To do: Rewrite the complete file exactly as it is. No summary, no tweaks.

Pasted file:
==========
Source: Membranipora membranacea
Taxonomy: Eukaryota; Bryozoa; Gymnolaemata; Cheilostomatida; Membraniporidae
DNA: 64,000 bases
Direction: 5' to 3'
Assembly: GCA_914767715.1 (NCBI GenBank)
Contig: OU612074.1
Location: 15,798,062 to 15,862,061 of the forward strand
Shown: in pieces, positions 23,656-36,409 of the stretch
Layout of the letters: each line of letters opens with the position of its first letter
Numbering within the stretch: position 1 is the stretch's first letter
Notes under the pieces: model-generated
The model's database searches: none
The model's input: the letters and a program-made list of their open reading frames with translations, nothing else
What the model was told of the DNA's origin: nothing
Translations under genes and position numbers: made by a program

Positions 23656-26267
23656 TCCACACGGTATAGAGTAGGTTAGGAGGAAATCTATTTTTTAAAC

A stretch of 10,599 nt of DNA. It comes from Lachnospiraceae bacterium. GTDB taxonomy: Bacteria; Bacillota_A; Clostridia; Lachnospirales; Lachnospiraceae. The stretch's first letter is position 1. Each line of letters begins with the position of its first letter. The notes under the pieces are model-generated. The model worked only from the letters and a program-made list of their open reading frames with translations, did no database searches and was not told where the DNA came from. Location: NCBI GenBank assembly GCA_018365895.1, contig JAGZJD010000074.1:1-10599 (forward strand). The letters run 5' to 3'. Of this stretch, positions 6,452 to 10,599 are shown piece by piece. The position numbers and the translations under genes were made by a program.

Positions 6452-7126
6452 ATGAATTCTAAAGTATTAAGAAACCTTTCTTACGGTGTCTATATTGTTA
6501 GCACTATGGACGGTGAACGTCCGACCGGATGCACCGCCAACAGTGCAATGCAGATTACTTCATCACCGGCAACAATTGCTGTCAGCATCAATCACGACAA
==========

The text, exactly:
Source: Membranipora membranacea
Taxonomy: Eukaryota; Bryozoa; Gymnolaemata; Cheilostomatida; Membraniporidae
DNA: 64,000 bases
Direction: 5' to 3'
Assembly: GCA_914767715.1 (NCBI GenBank)
Contig: OU612074.1
Location: 15,798,062 to 15,862,061 of the forward strand
Shown: in pieces, positions 23,656-36,409 of the stretch
Layout of the letters: each line of letters opens with the position of its first letter
Numbering within the stretch: position 1 is the stretch's first letter
Notes under the pieces: model-generated
The model's database searches: none
The model's input: the letters and a program-made list of their open reading frames with translations, nothing else
What the model was told of the DNA's origin: nothing
Translations under genes and position numbers: made by a program

Positions 23656-26267
23656 TCCACACGGTATAGAGTAGGTTAGGAGGAAATCTATTTTTTAAAC

A stretch of 10,599 nt of DNA. It comes from Lachnospiraceae bacterium. GTDB taxonomy: Bacteria; Bacillota_A; Clostridia; Lachnospirales; Lachnospiraceae. The stretch's first letter is position 1. Each line of letters begins with the position of its first letter. The notes under the pieces are model-generated. The model worked only from the letters and a program-made list of their open reading frames with translations, did no database searches and was not told where the DNA came from. Location: NCBI GenBank assembly GCA_018365895.1, contig JAGZJD010000074.1:1-10599 (forward strand). The letters run 5' to 3'. Of this stretch, positions 6,452 to 10,599 are shown piece by piece. The position numbers and the translations under genes were made by a program.

Positions 6452-7126
6452 ATGAATTCTAAAGTATTAAGAAACCTTTCTTACGGTGTCTATATTGTTA
6501 GCACTATGGACGGTGAACGTCCGACCGGATGCACCGCCAACAGTGCAATGCAGATTACTTCATCACCGGCAACAATTGCTGTCAGCATCAATCACGACAA